For many of us in the Latino community, having a quinceañera is a right of passage, celebrating our transition into womanhood.

The big shindig is typically an unforgettable experience. The event is full of dancing, delicious food, hilarious peak family dysfunction and elaborate ensembles.

For 14-year-old Melody Rendon, a quinceañera was one of two wishes she wanted to be granted after being diagnosed with brain cancer in March of this year. Thanks to the help of the South Bay community, her dream quinceañera was made a reality.

The community rallied together to make Melody’s dream come true


Una menor de 15 años, es diagnosticada con cáncer en el cerebro . #cancer #cancerpatient #supportmelody #chulavista gofundmeformelody.

♬ You Say – Lauren Daigle

Rendon’s mother, Karina Kamiura, initially contacted a local business that kindly offered to host the quinceañera. Then, they contacted the rest of the community on social media. Within days, the amount of donations and support they received was overwhelming.

“It was almost to a point where we had to turn people away because we had too much stuff,” one community member recalled. It took a village to plan the party Rendon always envisioned, with the entire community stepping in to help in whatever ways they could.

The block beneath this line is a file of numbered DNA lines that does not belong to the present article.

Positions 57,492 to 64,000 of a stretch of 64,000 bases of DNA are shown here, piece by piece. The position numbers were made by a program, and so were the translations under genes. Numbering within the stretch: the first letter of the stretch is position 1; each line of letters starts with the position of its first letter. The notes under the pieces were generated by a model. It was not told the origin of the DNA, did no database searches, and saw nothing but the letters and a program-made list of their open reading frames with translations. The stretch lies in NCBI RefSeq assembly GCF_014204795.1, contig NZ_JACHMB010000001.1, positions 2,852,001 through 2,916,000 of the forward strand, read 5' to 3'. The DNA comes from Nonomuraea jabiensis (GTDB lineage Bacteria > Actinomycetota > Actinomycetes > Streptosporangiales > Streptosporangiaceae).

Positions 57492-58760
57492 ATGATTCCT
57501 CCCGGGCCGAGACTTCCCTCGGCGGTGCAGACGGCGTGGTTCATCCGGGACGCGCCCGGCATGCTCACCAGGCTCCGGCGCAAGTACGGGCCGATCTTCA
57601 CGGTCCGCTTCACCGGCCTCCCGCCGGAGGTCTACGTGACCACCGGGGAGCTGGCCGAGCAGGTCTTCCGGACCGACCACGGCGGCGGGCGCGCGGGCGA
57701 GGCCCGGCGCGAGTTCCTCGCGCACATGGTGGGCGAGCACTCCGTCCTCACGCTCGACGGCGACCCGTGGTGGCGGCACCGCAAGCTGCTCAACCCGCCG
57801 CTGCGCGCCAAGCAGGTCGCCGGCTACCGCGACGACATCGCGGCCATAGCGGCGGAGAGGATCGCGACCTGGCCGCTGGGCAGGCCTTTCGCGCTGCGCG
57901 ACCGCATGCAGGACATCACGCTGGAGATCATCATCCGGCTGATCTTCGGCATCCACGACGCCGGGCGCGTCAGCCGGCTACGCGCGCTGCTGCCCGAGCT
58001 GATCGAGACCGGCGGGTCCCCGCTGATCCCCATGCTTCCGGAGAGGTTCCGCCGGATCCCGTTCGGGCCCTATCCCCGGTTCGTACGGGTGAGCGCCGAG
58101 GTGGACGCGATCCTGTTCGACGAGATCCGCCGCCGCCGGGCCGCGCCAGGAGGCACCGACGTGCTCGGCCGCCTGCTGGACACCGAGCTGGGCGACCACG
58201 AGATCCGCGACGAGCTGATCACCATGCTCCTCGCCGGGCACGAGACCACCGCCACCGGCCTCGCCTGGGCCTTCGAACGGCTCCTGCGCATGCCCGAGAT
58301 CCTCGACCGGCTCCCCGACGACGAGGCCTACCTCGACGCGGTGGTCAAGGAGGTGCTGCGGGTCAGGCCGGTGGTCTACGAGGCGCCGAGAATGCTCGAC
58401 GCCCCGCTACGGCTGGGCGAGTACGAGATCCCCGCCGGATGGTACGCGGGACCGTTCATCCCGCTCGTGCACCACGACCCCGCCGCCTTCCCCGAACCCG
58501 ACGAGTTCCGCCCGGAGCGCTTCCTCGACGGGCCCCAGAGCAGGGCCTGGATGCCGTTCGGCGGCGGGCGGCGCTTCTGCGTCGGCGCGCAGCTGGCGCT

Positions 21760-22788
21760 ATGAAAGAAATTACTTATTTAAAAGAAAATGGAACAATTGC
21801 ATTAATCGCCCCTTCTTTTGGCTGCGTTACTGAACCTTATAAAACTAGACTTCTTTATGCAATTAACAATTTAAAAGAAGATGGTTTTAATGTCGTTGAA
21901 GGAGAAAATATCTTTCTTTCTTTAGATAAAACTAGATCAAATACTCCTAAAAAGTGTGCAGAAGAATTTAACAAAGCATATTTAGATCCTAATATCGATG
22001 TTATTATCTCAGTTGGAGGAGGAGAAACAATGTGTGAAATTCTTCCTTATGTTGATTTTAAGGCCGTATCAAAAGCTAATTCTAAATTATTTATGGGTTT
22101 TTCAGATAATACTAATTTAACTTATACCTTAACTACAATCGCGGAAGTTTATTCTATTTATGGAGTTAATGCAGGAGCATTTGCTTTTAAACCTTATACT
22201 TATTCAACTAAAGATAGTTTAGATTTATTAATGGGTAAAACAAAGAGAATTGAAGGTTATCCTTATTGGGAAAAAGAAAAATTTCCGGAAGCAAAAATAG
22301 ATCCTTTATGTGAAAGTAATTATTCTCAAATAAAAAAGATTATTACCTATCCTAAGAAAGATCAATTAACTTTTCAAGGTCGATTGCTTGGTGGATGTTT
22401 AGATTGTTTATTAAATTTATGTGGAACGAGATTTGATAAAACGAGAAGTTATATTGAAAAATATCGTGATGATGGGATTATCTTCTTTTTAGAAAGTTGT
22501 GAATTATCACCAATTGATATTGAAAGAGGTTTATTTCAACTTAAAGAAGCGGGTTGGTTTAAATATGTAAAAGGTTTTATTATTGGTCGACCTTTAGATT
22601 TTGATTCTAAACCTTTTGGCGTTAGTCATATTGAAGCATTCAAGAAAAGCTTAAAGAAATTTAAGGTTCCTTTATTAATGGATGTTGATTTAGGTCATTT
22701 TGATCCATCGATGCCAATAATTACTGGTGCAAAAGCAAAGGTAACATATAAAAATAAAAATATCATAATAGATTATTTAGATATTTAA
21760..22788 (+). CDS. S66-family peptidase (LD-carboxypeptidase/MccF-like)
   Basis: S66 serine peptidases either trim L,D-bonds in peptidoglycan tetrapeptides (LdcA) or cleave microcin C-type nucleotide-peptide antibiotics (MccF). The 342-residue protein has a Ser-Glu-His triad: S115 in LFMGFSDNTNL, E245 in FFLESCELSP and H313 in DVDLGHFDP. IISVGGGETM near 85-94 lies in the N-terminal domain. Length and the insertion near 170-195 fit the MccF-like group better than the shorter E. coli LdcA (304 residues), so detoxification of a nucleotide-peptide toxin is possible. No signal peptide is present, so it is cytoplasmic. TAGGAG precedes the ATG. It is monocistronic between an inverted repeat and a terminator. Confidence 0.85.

Even Rendon’s teachers donated their time, acting as servers at the event. Everyone pitched in, covering food, decor and entertainment costs. They also organized the garden-themed fiesta in only three months.

Celebrating the big day — and making more wishes come true

The San Diego native was stunning in a dark teal ball gown, twirling center stage like a princess from un cuento de hadas. She took turns dancing with friends and family as everyone watched with tears in their eyes.

They decorated the venue in teal, green, white, and gold, truly reminiscent of a fairy wonderland. The teen, who wore a silver tiara with emeralds embedded in it, was all smiles among her loved ones.

However, one of the best parts of the night was making the teen’s other wish come true: meeting her favorite singer, Lauren Daigle. Thanks to the Make a Wish foundation, which sets out to grant the wishes of critically ill children, this one will be granted in July when Rendon and Daigle meet in Philadelphia.

Leaning on faith during tough times

A Christian artist, Daigle and Rendon’s shared faith keeps her hopes and spirits high. Kamiura, who says Rendon is “the definition of a perfect daughter,” praised her faith and resilience, recalling Rendon’s reaction to her diagnosis:

“[She told me], ‘Mom, don’t worry about it. I’m going to be fine. You go get my bible, bring it to me, and have everyone you know pray.’”

Kamiura’s message for everyone who helped: “We’re standing up because you guys lift us up and I thank you for that. I owe you guys.”